The supposed "Mitchell plan" has not come out of the blue, the Sputnik political observer remarked: Previously, a similar strategy was proposed by Finnish diplomat Martti Ahtisaari. However, Belgrade has repeatedly signaled that it won't accept Kosovo's independence with a UN membership.

    "The President has repeatedly said that what is only acceptable to us is compromise, but this is not a compromise, but simply a more colorfully packed capitulation," Serbian political scientist Dragomir Andjelkovic told Sputnik. "I am convinced that Russia will support us. If this project is really presented, we should ask Moscow and Beijing to provide us with even more active support and to inform the European states that if this is the condition for European integration, then we will abandon it."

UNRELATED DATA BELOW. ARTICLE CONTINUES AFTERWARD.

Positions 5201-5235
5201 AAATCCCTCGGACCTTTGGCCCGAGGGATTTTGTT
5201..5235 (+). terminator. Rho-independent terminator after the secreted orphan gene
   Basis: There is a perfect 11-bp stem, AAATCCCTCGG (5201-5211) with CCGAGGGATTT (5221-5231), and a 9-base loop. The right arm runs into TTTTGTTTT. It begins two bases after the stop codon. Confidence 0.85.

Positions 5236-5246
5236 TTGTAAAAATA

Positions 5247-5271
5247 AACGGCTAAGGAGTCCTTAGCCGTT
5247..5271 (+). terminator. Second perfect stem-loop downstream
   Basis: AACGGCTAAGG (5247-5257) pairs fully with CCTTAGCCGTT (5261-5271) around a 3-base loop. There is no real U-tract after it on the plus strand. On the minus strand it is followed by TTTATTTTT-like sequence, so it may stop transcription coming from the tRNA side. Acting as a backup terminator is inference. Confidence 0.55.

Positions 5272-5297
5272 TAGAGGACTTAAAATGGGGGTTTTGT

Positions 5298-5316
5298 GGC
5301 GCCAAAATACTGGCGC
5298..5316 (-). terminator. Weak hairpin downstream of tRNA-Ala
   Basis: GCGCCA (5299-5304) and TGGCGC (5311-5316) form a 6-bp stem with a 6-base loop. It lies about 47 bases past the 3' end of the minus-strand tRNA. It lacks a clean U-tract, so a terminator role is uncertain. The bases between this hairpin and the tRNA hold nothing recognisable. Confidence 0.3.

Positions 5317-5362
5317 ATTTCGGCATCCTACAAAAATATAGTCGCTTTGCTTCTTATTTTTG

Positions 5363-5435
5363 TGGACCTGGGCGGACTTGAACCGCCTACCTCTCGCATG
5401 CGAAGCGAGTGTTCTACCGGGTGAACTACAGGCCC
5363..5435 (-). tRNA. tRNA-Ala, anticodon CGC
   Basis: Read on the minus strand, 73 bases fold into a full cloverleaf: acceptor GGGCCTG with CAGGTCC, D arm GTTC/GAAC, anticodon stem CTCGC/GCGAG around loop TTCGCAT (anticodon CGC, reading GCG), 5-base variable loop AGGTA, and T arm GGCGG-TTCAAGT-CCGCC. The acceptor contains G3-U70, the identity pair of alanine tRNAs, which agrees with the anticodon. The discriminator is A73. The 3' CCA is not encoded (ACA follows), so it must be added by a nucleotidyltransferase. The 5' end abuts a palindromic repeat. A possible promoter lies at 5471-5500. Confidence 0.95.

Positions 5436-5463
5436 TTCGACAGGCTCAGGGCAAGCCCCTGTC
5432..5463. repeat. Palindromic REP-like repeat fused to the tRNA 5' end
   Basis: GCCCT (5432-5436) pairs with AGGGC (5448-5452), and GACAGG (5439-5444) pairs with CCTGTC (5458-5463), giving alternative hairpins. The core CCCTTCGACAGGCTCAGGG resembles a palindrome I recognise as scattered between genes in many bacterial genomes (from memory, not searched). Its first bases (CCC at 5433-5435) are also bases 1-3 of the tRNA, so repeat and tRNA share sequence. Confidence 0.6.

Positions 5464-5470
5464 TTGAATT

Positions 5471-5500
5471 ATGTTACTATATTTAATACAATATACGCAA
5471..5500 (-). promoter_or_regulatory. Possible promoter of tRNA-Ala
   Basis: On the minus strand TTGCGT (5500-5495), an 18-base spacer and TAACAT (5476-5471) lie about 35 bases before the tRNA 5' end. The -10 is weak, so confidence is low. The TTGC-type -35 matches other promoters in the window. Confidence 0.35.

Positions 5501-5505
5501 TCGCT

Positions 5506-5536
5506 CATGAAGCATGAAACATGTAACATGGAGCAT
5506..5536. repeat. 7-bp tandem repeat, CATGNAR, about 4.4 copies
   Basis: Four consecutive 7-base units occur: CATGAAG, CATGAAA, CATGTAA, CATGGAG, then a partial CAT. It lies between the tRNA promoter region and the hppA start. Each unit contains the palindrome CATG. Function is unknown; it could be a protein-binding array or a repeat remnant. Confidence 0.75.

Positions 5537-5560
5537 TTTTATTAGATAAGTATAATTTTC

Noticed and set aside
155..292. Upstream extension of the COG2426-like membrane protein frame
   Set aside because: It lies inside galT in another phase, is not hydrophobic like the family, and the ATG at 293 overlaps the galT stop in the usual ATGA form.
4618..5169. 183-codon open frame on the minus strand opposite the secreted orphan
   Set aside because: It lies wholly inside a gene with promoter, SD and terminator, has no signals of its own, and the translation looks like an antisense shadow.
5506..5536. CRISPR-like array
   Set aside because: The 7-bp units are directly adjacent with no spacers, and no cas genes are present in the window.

Sasha Adamovic, a historian and specialist on American affairs shares a similar stance: Kosovo's accession to international organizations is absolutely inacceptable for Belgrade.

    "I believe that America should abandon the policy of pressure and blackmail towards Serbia, and Belgrade, in turn, should pursue a more active foreign policy and take a more clear position on its priorities," Adamovic stressed, adding that Serbia strongly opposes Kosovo UN membership as well as the West's attempts to pressure Belgrade into joining the anti-Russia sanctions regime.

    The historian presumed that Mitchell's ultimate task is to facilitate Serbia's accession to the Western bloc and to drive a wedge between Belgrade and Moscow. He drew attention to the fact that the US politician belongs to the new generation of neo-conservatives pursuing an openly anti-Russia policy, considering Moscow, Beijing and Tehran America's primary geopolitical rivals.